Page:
Democrats block two Senate abortion bills

Democrats block two Senate abortion bills
© Greg Nash

Senate Democrats blocked two abortion-related bills on Tuesday as Republicans look to weaponize the issue ahead of the 2020 elections.

Democrats blocked two measures — one from Sen. Lindsey GrahamLindsey Olin GrahamGraham backs Trump, vows no money for WHO in next funding bill UN biodiversity chief calls for international ban of 'wet markets' Graham asks colleagues to support call for China to close wet markets MORE (R-S.C.) and the other from Sen. Ben SasseBenjamin (Ben) Eric SasseAmerica's governors should fix unemployment insurance Mnuchin emerges as key asset in Trump's war against coronavirus House Republican urges Pompeo to take steps to limit misinformation from China on coronavirus MORE (R-Neb.) — from getting the 60 votes needed to overcome an initial procedural hurdle. 

The legislation from Graham would ban abortions after 20 weeks with exceptions for the life of the mother and victims of rape or incest. Doctors who violate the bill could face up to five years in prison.  

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The second bill, from Sasse, would penalize doctors who fail to "exercise the proper degree of care in the case of a child who survives an abortion or attempted abortion."

Graham's bill failed in a 53-44 vote, with Democratic Sens. Bob CaseyRobert (Bob) Patrick CaseySenate Democrats propose ,000 hazard-pay plan for essential workers Democrats ask EPA, Interior to pause rulemaking amid coronavirus Democratic senators call on domestic airlines to issue cash refunds for travelers MORE (Pa.) and Joe ManchinJoseph (Joe) ManchinPoliticians mourn the death of Bill Withers Pressure mounts for national parks closure amid coronavirus White House, Senate reach deal on trillion stimulus package MORE (W.Va.) voting for it and GOP Sens. Susan CollinsSusan Margaret CollinsPresident tightens grip on federal watchdogs The Hill's 12:30 Report: Trump gets new press secretary in latest shake-up Trump takes heat for firing intel watchdog during pandemic MORE (Maine) and Lisa MurkowskiLisa Ann MurkowskiLawmakers announce legislation to fund government purchases of oil Oil giants meet at White House amid talk of buying strategic reserves GOP senators begin informal talks on new coronavirus stimulus MORE (Alaska) voting against it.

Sasse's bill failed 56-41, with Casey, Manchin and Sen. Doug Jones (D-Ala.) voting for it.

Neither bill was expected to pass despite Republican control of the Senate. But the decision to force the vote allows Republicans to try to put Jones on the record ahead of his tough reelection battle in November, and highlight tensions among Democrats, who are divided on if the party should include anti-abortion members.

Senate Majority Leader Mitch McConnellAddison (Mitch) Mitchell McConnellLawmakers outline proposals for virtual voting Overnight Health Care: Trump calls report on hospital shortages 'another fake dossier' | Trump weighs freezing funding to WHO | NY sees another 731 deaths | States battle for supplies | McConnell, Schumer headed for clash Phase-four virus relief hits a wall MORE (R-Ky.) blasted Democrats for opposing the bills, arguing it demonstrates the party moving to the left.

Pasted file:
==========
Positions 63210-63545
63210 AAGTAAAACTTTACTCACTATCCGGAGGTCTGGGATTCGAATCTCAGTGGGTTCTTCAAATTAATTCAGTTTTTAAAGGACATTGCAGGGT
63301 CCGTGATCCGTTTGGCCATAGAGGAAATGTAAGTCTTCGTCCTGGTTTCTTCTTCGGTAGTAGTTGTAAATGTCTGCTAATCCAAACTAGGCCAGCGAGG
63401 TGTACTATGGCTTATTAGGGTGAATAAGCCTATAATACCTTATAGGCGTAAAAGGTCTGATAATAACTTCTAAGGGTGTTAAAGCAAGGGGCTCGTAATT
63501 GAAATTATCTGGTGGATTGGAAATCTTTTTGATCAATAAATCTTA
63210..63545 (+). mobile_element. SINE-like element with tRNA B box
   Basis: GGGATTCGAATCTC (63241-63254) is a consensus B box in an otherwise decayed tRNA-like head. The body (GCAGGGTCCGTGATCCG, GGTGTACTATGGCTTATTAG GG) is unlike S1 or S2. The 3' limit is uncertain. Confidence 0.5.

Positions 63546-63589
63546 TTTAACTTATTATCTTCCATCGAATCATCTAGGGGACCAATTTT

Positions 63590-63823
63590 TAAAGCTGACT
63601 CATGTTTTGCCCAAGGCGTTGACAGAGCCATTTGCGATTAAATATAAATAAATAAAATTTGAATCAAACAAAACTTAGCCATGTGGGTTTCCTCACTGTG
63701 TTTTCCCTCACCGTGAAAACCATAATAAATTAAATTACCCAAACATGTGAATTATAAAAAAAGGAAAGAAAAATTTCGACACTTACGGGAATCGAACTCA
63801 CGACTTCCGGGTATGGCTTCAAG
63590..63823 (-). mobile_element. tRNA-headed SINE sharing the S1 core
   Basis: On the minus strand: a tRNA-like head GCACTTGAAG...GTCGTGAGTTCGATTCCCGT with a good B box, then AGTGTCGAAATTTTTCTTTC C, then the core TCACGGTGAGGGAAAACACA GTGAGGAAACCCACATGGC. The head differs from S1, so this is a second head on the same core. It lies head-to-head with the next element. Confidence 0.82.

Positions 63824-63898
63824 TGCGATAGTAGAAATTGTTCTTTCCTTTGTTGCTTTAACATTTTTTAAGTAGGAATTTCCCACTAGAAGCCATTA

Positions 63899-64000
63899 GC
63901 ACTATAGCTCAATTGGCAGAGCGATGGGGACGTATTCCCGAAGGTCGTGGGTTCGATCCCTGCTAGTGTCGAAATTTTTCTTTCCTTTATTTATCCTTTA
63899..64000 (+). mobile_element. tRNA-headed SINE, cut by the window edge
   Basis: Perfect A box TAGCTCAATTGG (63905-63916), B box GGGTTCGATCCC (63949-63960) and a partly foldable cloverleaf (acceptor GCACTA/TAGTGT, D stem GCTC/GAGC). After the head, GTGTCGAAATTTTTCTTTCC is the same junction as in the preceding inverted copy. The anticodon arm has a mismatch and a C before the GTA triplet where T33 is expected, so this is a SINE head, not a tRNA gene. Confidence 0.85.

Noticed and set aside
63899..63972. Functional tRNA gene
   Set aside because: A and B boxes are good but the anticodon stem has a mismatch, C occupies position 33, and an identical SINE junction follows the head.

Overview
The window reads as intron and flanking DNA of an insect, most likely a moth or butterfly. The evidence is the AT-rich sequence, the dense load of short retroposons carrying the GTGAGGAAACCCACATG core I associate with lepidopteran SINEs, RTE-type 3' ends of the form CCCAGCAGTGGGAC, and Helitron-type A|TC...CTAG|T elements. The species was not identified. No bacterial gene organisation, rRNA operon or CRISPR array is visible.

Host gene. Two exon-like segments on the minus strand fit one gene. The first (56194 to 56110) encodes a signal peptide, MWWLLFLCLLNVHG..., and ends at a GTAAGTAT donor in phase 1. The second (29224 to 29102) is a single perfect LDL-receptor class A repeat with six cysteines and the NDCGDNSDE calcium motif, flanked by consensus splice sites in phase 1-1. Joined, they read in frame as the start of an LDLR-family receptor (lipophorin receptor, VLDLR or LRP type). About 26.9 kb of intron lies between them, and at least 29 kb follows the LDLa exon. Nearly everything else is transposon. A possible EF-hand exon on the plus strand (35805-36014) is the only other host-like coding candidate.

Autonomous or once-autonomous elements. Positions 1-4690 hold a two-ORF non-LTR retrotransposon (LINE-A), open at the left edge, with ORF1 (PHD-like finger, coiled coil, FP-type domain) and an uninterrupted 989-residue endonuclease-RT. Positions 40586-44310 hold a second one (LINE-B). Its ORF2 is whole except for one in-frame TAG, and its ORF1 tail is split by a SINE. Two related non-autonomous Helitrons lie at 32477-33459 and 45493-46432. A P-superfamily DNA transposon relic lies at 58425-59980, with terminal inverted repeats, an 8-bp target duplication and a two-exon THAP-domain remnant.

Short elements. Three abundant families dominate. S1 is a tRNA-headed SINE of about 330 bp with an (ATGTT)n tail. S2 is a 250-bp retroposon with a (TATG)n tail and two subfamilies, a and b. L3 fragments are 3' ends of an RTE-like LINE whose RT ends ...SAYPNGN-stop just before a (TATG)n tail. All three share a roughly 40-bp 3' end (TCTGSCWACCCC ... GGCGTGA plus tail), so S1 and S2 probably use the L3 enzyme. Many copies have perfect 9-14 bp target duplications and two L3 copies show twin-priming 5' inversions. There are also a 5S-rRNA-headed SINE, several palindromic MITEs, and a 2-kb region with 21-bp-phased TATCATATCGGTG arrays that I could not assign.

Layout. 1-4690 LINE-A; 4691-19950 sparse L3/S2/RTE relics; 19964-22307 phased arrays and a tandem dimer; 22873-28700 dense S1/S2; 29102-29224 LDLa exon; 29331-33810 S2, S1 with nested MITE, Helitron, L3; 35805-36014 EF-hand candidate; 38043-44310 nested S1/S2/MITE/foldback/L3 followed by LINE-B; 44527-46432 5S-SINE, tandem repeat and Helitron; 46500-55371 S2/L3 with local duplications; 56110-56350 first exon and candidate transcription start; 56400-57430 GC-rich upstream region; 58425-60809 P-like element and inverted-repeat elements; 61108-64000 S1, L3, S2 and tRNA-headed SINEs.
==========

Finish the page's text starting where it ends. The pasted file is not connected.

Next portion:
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"If my Democratic colleagues block the Senate from even proceeding to debate this legislation later today, the message they send will be chilling and clear: The radical demands of the far left will drown out common sense and the views of most Americans," he said ahead of the vote.

McConnell's staff also blasted out a round up of abortion-related comments from Democrats, including Minority Leader Charles SchumerCharles (Chuck) Ellis SchumerHealth care workers account for 20 percent of Iowa coronavirus cases Pressure mounts on Congress for quick action with next coronavirus bill Schumer names coronavirus czar candidates in plea to White House MORE (D-N.Y.) and Sens. Bernie SandersBernie SandersDrugmaker caps insulin costs at to help diabetes patients during pandemic The Hill's Campaign Report: Wisconsin votes despite coronavirus pandemic Sen. Brown endorses Biden for president MORE (I-Vt.) and Elizabeth WarrenElizabeth WarrenHillicon Valley: Schiff presses intel chief on staff changes | Warren offers plan to secure elections | Twitter's Jack Dorsey to donate B to coronavirus fight | WhatsApp takes steps to counter virus misinformation Warren releases plan to secure elections during coronavirus pandemic On The Money: Trump officials struggle to get relief loans out the door | Dow soars more than 1600 points | Kudlow says officials 'looking at' offering coronavirus bonds MORE (D-Mass.), who are both running for the party's presidential nomination. 

The votes come days before GOP activists are expected to descend on the D.C. region for the annual Conservative Political Action Conference. 

Democrats argue the two bills would curb women's reproductive rights. They blocked similar legislation from Graham in 2018, and Sasse's bill last year. 

Schumer called the proposals "divisive anti-choice, anti-women [and] anti-family" measures.

"Republicans have chosen once again to play politics on the Senate floor. Leader McConnell should stop wasting the few votes he does schedule with these shameless political stunts, and instead bring legislation to the floor that would actually improve the health care of the American people, and of American women in particular," he said.